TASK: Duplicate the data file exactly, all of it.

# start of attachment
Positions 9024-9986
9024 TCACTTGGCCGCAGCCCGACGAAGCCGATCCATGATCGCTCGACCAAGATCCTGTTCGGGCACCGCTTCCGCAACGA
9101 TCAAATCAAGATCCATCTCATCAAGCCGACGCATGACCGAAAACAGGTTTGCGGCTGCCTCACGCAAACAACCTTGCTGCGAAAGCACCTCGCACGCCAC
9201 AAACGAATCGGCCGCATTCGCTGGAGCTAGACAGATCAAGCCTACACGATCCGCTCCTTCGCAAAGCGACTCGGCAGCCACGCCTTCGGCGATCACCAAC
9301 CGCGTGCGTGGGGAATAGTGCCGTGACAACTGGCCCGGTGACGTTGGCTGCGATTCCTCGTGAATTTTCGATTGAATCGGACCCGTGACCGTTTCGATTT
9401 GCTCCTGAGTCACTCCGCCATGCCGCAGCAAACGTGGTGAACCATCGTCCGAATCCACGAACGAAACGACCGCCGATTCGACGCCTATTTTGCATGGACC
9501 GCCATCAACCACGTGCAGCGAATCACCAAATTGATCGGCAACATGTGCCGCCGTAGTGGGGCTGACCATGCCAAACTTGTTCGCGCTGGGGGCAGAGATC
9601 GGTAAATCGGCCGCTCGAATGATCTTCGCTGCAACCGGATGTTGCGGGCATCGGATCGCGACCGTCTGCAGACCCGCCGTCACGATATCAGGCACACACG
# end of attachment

Positions 9024-9986
9024 TCACTTGGCCGCAGCCCGACGAAGCCGATCCATGATCGCTCGACCAAGATCCTGTTCGGGCACCGCTTCCGCAACGA
9101 TCAAATCAAGATCCATCTCATCAAGCCGACGCATGACCGAAAACAGGTTTGCGGCTGCCTCACGCAAACAACCTTGCTGCGAAAGCACCTCGCACGCCAC
9201 AAACGAATCGGCCGCATTCGCTGGAGCTAGACAGATCAAGCCTACACGATCCGCTCCTTCGCAAAGCGACTCGGCAGCCACGCCTTCGGCGATCACCAAC
9301 CGCGTGCGTGGGGAATAGTGCCGTGACAACTGGCCCGGTGACGTTGGCTGCGATTCCTCGTGAATTTTCGATTGAATCGGACCCGTGACCGTTTCGATTT
9401 GCTCCTGAGTCACTCCGCCATGCCGCAGCAAACGTGGTGAACCATCGTCCGAATCCACGAACGAAACGACCGCCGATTCGACGCCTATTTTGCATGGACC
9501 GCCATCAACCACGTGCAGCGAATCACCAAATTGATCGGCAACATGTGCCGCCGTAGTGGGGCTGACCATGCCAAACTTGTTCGCGCTGGGGGCAGAGATC
9601 GGTAAATCGGCCGCTCGAATGATCTTCGCTGCAACCGGATGTTGCGGGCATCGGATCGCGACCGTCTGCAGACCCGCCGTCACGATATCAGGCACACACG